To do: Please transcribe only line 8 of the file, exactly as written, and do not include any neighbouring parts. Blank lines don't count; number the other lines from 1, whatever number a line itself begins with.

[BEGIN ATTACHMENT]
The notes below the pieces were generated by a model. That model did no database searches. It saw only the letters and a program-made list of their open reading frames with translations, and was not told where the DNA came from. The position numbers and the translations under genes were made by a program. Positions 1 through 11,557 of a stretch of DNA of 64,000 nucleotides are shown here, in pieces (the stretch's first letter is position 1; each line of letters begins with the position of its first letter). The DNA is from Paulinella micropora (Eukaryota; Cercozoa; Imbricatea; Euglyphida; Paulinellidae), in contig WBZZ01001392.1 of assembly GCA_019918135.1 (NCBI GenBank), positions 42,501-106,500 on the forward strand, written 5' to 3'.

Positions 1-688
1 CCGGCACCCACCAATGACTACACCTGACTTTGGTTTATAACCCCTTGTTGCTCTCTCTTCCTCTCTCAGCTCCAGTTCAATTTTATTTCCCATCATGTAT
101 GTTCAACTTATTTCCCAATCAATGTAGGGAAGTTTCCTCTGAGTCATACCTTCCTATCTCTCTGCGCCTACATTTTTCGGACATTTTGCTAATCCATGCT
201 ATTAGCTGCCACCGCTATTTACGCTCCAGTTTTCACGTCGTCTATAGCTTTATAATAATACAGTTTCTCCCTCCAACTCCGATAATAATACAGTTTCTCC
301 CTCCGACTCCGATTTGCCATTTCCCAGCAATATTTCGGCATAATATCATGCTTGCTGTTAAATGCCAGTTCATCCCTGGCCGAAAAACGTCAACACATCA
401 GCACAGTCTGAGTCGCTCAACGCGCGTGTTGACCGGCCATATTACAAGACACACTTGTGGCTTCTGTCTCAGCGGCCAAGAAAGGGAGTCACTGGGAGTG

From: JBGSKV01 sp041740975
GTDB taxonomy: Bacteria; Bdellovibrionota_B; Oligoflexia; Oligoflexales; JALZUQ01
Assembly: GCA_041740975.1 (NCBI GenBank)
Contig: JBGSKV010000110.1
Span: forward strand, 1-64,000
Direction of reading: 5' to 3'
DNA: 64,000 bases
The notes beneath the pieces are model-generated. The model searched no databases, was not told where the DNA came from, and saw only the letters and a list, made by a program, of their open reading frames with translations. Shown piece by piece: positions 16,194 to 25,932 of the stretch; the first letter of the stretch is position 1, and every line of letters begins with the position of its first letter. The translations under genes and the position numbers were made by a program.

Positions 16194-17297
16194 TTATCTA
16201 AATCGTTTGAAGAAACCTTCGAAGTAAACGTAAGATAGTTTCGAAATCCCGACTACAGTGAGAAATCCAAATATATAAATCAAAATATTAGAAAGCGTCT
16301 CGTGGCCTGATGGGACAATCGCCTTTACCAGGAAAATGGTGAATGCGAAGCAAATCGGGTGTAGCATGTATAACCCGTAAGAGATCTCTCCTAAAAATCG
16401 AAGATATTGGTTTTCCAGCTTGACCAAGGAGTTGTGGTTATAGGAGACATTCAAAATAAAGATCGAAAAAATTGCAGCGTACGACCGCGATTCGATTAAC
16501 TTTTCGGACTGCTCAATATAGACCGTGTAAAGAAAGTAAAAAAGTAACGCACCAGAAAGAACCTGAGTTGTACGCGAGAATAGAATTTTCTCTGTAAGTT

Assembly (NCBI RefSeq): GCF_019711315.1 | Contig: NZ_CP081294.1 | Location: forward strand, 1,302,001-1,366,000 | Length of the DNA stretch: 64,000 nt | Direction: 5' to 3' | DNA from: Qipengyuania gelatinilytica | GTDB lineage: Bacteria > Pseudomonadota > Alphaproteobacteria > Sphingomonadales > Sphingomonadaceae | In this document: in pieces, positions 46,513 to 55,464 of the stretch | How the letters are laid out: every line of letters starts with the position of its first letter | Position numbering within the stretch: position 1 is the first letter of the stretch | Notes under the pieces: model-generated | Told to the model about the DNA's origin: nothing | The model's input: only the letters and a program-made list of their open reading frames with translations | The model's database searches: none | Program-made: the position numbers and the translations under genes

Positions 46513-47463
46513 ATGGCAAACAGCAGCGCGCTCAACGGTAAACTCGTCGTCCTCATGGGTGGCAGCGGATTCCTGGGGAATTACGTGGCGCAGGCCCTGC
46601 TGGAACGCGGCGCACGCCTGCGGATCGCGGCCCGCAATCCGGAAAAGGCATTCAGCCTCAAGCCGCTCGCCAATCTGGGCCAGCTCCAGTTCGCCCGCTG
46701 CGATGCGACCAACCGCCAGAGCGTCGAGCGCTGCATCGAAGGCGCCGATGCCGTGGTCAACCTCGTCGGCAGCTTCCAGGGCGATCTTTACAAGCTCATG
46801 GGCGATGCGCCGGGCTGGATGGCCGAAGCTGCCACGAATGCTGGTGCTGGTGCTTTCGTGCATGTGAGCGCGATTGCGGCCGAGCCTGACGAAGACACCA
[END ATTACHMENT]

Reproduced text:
From: JBGSKV01 sp041740975